Aucassin Et Nicolete: The Poetry of Gender and Growing Up in the French Middle Ages

This book has two aims - to introduce new readers to the riches of Old French storytelling and the culture from which it arose and, secondly, to suggest a way out of the impasse apparent in current criticism of Aucassin et Nicolete. Each chapter of the bo

Barlaam and Ioasaph

This inspirational book is about the life of Prince Iosaph who is brought up in the lap of luxury. He sees human sufferings for the first time when he meets a sick old beggar. This encounter leads Iosaph to search for his faith. His quest leads him to Barlaam, a monk, who introduces him to Christianity. Several powerful moments in the book keep the readers engrossed till the end. Enlightening!

Colin

From the acclaimed author of Mapp and Lucia comes the gothic tale of a cursed aristocratic family and two brothers vying to claim its dark legacy. On a visit to the Sussex town of Rye, Queen Elizabeth I found herself captivated?and soon seduced?by a penniless young shepherd named Colin Stanier. According to family legend, their encounter was orchestrated by the devil himself. Colin had made a Faustian bargain to win success in all of life?s endeavors; a bargain that would be kept in the family by generations of eldest sons, so long as they maintain the Satanic covenant. ? Centuries later, Raymond Stanier is the rightful inheritor of the family mansion and fortune. But his younger twin brother, Colin, who bears a striking resemblance to the portrait of his namesake, is willing to lie, seduce, and perhaps even kill to take the family seat for himself. ? This saga of ambition, evil, and sensuality moves between generations and across the world from Rye to London, Naples, and Capri. ?A story of greed and treachery, sibling rivalry, simmering passions and strange desires, Colin is compulsive reading? (Peter Burton). ?This ebook has been professionally proofread to ensure accuracy and readability on all devices.

Cornish Characters and Strange Events

"Cornish Characters and Strange Events" by S. Baring-Gould. Published by Good Press. Good Press publishes a wide range of titles that encompasses every genre. From well-known classics & literary fiction and non-fiction to forgotten?or yet undiscovered gems?of world literature, we issue the books that need to be read. Each Good Press edition has been meticulously edited and formatted to boost readability for all e-readers and devices. Our goal is to produce eBooks that are user-friendly and accessible to everyone in a high-quality digital format.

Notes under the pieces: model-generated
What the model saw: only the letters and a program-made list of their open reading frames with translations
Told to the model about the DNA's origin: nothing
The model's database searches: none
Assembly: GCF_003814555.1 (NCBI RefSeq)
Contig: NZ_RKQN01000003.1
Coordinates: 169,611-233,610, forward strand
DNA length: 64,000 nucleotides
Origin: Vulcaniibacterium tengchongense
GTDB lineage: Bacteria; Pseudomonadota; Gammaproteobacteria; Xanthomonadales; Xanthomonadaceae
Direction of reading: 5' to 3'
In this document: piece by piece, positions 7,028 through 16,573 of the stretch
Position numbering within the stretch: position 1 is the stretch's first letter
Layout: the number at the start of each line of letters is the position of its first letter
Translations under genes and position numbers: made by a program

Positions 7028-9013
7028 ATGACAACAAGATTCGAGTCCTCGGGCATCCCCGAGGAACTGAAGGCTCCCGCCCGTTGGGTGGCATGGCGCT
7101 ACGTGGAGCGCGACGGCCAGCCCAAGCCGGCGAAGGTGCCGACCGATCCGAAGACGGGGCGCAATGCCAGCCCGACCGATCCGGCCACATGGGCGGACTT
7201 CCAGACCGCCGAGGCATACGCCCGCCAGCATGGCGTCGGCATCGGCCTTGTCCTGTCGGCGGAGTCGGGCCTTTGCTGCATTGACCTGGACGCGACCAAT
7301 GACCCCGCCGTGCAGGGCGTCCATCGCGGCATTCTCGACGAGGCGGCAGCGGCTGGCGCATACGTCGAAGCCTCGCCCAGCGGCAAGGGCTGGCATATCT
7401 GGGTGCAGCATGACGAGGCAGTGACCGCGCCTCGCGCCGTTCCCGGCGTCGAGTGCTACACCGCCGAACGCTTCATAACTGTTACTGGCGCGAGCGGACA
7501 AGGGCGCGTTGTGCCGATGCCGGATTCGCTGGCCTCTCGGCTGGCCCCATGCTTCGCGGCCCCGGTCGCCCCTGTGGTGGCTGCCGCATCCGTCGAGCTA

Faust, Part 1 (Translated by Anna Swanwick With an Introduction by F. H. Hedge)

Considered by many as Johann Goethe's magnum opus, "Faust" has a peculiar history of composition and publication. What began as a project in Goethe's youth, at the age of twenty, in 1769, "Faust" would not fully be completed until 1831 very near the end of the author's life. Based on the German legend of Johann Georg Faust, a magician of the German Renaissance who reportedly gained his mystical powers by selling his immortal soul to the devil, the Faustian legend has forever come to symbolize the inherent peril in dealing with unscrupulous characters and supernatural forces. Presented here in this volume is the first part of "Faust," which begins with a prologue in heaven in which we find god challenging the devil that he cannot lead astray one of his favorite scholars, Dr. Faust. The devil, known in the play as Mephistopheles, accepts the challenge and so begins the struggle of Faust between the allure of supernatural power and the fate of his soul. Despite numerous adaptations, Goethe's "Faust" stands out as arguably the most famous version of this legend. Only Christopher Marlowe's "Dr. Faustus" can be claimed to rival it for that position. This edition is printed on premium acid-free paper, is translated by Anna Swanwick, and includes an introduction by F. H. Hedge.

Folk Lore and Legends Russian and Polish

This work has been selected by scholars as being culturally important, and is part of the knowledge base of civilization as we know it. This work was reproduced from the original artifact, and remains as true to the original work as possible. Therefore, you will see the original copyright references, library stamps (as most of these works have been housed in our most important libraries around the world), and other notations in the work. This work is in the public domain in the United States of America, and possibly other nations. Within the United States, you may freely copy and distribute this work, as no entity (individual or corporate) has a copyright on the body of the work. As a reproduction of a historical artifact, this work may contain missing or blurred pages, poor pictures, errant marks, etc. Scholars believe, and we concur, that this work is important enough to be preserved, reproduced, and made generally available to the public. We appreciate your support of the preservation process, and thank you for being an important part of keeping this knowledge alive and relevant.